Most of us agree that preparing a Will is a sensible and necessary step. However, not everybody gets around to acting on this knowledge and creating a Will before they die. This compounds the situation for your loved ones by leaving them to deal with both grief and a legal process that is both time consuming and expensive.
If you die without a Will, then the government will by applying the law of intestacy effectively write it for you using a generic set of rules that apply to everybody. Almost certainly the consequences of this process will not reflect the choices you would have made yourself.
Have you got a Will? When did you last consider what it said?
Creating a Will need not be difficult, time consuming or overly expensive. But it should be written with the care and attention befitting a document that will distribute your worldly goods after your death.
That’s where we can help. Most people’s starting point is that they want a simple will where everything is left to their partner and thereafter their children. In reality, there is no such thing as a simple Will.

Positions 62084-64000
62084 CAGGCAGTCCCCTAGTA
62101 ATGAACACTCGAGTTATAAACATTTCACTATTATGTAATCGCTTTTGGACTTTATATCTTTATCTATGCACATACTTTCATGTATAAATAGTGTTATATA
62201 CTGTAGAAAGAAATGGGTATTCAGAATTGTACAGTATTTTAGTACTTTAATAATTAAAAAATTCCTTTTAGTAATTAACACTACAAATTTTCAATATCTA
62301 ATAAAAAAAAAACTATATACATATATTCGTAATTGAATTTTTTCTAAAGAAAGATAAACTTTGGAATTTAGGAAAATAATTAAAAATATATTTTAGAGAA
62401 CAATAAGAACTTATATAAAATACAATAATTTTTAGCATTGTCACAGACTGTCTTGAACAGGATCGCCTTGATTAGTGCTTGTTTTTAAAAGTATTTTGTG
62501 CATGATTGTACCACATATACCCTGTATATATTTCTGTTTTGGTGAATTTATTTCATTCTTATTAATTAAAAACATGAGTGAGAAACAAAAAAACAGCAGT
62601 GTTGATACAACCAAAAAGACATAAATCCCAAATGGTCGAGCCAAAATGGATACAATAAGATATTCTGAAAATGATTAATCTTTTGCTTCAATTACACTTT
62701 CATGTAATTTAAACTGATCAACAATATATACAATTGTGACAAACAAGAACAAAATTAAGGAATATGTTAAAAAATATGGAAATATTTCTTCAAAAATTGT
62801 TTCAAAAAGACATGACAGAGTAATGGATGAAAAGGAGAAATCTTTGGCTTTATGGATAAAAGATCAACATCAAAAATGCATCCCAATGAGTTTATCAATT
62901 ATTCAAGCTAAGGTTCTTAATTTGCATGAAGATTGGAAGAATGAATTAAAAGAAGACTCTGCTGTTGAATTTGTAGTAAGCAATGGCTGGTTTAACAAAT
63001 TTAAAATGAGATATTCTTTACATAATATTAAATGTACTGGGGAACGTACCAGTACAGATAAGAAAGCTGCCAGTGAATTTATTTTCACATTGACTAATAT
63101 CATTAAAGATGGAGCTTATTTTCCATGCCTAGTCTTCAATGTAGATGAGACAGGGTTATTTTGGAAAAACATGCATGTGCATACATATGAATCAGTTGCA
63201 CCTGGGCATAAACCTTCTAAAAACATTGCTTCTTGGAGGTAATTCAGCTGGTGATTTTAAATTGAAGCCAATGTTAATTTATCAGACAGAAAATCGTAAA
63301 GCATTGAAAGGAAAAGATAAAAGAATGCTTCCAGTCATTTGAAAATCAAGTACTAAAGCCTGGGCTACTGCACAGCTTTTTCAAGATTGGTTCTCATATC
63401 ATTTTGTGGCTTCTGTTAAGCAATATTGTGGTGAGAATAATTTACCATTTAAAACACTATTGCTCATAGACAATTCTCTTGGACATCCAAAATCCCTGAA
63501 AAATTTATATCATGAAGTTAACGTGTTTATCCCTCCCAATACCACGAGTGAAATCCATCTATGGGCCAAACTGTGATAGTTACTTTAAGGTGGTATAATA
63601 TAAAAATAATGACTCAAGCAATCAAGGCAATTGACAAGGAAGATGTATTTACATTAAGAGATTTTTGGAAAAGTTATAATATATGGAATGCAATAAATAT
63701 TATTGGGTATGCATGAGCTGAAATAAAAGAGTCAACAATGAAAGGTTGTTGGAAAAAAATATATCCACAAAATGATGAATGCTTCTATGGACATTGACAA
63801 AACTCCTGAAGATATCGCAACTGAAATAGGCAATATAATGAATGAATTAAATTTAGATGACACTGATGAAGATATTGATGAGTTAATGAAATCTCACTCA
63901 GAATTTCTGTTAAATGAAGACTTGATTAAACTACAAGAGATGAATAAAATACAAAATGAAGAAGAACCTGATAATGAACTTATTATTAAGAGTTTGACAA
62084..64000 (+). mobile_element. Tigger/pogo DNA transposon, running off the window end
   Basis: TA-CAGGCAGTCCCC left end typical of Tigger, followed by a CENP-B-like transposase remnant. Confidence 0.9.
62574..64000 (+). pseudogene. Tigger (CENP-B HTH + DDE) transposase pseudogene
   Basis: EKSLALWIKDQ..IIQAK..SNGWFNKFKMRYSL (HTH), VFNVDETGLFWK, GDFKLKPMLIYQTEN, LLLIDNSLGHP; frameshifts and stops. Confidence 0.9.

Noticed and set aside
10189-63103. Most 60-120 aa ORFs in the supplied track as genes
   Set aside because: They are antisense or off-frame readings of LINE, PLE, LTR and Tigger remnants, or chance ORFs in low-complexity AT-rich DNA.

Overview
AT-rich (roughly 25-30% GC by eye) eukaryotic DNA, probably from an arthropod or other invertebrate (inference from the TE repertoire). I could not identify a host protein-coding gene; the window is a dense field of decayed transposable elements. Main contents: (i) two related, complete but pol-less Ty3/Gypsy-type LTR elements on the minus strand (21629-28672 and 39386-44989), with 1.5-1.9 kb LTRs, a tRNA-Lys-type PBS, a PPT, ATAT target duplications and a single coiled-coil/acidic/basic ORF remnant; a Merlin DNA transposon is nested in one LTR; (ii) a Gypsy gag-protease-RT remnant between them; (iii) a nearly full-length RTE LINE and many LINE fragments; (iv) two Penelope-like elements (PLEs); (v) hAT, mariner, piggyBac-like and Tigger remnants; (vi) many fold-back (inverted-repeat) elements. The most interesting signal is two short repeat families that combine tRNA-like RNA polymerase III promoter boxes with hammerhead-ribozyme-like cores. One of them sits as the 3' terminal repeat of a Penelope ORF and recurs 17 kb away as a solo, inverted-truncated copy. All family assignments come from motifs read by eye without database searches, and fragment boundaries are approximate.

For example, what if your partner remarries and he/she has a will leaving everything to his/her new partner? Your intention might be that your children eventually inherit, say, the family home, but in this example it would go to your spouse’s new partner and he/she could leave it to whomever they wish on their death. We can create a Protective Property provision in your will which maps out a solution where your children eventually inherit your part of the family home.
Inheritance Tax planning may be a consideration. For example, all of us have an allowance of £325,000 before any inheritance tax is due. If you are married or in a civil partnership, then these allowances are combined. However for unmarried partners this allowance dies with them leaving the surviving partners with only their allowance. An Inheritance Tax Will can protect the first person’s allowance in full.